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$176 million in rental aid one step closer to reaching Idaho residents in need


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Idaho House of Representatives | file photo

BOISE (Idaho Statesman) — Nearly $176 million in federal COVID-19 relief aid to renters unable to pay their housing costs is one step closer to making it in the hands of Idaho residents.

House members approved a bill to accept federal emergency rental assistance — used to cover rent, utility or energy costs — in a 59-8 vote Friday. The funding is part of nearly $900 million Idaho received from the federal emergency COVID-19 relief bill that was signed by former President Donald Trump in December.

Rep. Paul Amador, R-Coeur d’Alene, who sponsored the legislation, said House Bill 176 would provide some stability to Idaho’s struggling residents who currently can’t pay their rent or utilities.

“I think this is an opportunity to help some of our Idaho friends and neighbors that have been significantly impacted,” Amador said on the House floor. “Unfortunately this pandemic has particularly hit our lower income citizens harder than other groups, and they are facing a difficult path forward.”

The rental relief is one of several appropriations state legislators will need to approve this session of the nearly $900 million in federal aid. If Idaho chose to forgo all or part of the funding provided by the federal government, the dollars would be reallocated to other states.


The relief would be sent to the landlords, property owners and property managers, not to renters directly. Gov. Brad Little chose to contract with the Idaho Housing and Finance Association to administer the program, which would run through Dec. 31, 2021.

To qualify for the program, an Idaho resident would need to fall below 80% of the area median income. The rental cost would need to be 25% or more of the household’s monthly income. A household would also need to show proof of a COVID-19-related financial hardship and evidence of housing instability, such as a letter from a landlord.

Amador said an estimated 34,000 households are at risk of eviction, and tenants have fallen behind $73 million to $103 million on rental payments. Idaho utility providers have seen a 20% increase in past due bills since the pandemic’s start, Amador said.

The bill would distribute the money to the Idaho Housing and Finance Association as needed in increments of $10 million. It would also require that the association provide monthly updates to the Joint Finance-Appropriations Committee and Legislative Services Office.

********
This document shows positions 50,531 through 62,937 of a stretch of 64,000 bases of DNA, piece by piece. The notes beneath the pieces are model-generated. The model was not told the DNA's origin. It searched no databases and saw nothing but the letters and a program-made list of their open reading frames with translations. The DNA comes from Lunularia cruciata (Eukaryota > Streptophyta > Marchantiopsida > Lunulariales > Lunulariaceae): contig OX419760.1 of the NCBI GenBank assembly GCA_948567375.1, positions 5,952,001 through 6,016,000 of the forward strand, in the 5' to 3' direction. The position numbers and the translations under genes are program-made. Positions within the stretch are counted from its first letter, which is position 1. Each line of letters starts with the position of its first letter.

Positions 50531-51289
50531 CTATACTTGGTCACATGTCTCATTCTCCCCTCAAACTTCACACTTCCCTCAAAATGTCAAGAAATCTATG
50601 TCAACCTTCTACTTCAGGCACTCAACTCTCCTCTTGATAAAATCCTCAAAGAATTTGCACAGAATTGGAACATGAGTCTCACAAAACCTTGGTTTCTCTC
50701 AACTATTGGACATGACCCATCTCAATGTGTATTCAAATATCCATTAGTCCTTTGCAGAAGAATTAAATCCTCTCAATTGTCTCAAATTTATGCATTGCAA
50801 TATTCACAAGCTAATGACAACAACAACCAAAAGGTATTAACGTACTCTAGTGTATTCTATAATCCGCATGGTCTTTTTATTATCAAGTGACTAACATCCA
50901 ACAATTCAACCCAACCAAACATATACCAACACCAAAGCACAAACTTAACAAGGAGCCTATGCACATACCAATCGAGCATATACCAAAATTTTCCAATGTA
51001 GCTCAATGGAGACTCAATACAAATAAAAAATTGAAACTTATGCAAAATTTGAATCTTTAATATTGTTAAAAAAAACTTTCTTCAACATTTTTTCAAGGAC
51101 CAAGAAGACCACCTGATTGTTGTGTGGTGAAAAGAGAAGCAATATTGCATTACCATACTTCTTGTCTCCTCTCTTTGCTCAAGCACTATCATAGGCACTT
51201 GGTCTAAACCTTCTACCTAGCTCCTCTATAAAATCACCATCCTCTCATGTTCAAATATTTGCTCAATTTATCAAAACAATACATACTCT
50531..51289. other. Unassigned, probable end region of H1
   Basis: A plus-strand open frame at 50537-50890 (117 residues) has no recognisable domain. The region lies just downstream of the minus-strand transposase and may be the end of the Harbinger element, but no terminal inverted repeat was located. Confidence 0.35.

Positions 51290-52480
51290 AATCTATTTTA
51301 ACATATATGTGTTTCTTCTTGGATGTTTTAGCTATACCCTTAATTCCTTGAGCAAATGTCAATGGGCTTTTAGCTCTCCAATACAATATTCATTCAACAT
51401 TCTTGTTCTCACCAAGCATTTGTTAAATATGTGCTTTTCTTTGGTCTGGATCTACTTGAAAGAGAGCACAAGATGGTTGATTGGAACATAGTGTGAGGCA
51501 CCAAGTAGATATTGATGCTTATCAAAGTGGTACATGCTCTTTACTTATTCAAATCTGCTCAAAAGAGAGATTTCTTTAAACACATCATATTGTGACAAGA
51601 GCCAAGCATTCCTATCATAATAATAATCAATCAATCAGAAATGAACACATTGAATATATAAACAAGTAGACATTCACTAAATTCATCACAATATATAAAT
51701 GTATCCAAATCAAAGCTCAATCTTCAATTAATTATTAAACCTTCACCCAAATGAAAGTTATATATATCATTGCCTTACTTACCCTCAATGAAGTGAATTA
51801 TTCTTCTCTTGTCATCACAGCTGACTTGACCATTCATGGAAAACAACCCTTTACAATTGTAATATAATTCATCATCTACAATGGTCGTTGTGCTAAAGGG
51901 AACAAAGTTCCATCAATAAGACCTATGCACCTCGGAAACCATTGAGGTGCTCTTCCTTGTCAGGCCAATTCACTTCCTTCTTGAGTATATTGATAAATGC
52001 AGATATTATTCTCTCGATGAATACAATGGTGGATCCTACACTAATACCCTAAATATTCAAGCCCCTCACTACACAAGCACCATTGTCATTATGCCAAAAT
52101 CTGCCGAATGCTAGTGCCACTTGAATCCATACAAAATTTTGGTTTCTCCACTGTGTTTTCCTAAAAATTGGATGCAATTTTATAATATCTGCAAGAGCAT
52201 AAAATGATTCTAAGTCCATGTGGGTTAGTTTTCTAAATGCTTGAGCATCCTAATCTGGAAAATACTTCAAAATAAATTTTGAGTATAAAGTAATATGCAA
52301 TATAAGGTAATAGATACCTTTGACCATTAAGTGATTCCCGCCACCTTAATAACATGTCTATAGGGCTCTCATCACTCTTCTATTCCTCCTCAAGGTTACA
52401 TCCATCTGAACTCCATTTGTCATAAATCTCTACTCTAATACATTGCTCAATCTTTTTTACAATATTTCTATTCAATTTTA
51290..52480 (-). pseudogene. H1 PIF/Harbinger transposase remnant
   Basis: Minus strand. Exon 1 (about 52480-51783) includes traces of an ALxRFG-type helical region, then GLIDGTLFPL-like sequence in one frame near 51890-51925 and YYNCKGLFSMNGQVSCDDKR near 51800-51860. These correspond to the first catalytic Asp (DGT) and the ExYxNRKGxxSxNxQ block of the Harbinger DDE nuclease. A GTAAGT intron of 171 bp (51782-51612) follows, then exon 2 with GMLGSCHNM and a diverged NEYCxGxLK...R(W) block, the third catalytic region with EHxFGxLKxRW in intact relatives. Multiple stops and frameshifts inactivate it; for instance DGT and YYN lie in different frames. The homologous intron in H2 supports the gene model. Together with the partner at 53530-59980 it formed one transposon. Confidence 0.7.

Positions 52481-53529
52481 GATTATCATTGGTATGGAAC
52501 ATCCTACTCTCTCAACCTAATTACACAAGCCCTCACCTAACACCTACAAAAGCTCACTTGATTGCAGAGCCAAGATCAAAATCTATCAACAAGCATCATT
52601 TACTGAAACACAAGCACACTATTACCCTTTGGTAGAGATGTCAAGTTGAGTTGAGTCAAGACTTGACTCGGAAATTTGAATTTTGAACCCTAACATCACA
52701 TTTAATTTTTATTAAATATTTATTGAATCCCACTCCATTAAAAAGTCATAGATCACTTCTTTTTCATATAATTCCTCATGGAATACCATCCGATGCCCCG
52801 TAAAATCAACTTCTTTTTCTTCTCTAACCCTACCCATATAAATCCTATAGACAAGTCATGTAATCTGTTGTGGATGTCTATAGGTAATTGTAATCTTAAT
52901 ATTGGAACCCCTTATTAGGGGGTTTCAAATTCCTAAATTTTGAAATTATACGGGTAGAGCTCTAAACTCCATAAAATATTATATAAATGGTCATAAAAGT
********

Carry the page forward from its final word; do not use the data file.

Rep. Caroline Nilsson Troy, R-Genesee, pointed out that cities with a population of over 200,000 were able to receive funding directly from the federal government. The housing authority that oversees Boise and Ada County has already received about $24 million in rental assistance.

But rural Idaho is “also struggling,” Nilsson Troy said.

“I just want to remind the body that it’s already happening in the state,” Nilsson Troy said. “We didn’t have to approve it.”


Rep. Vito Barbieri, R-Dalton Gardens, on the House floor blamed the government for the economic hardships. He said he would begrudgingly vote “for socialism” and criticized lawmakers for increasing the federal debt by trillions more dollars for COVID-19 relief.

He also questioned how long states will continue to provide “free” money.

“There’d be no reason for renters to work. There would be no reason for businesses to be open,” Barbieri said. “This is concerning, and yet we have no choice morally but to make sure that the government makes whole that which it has hurt.”

Charlie Shepherd, R-Riggins, said he also doesn’t want to create a large federal debt for his grandchildren. But he wants them to benefit from federal relief if they already pay those taxes, he said.

“If my grandkids are going to have to pay this bill no matter what, I would just assume they were paying for money spent in Idaho by Idahoans and not by Californians,” Shepherd said.

Amador said the Legislature has a duty to help Idaho residents who are suffering. He said he knows people who have died from COVID-19 and were the primary income earners in their families — who now struggle to pay basic expenses.

“Whether you want to claim that it was the exclusive fault of the government from preventing these people from working, or if you feel like there are direct impacts from COVID to people and their ability to earn dollars, I think it matters to both of those individuals,” Amador said on the House floor. “I think we have an obligation, irrespective of other concerns, that we support Idahoans during this really difficult time.”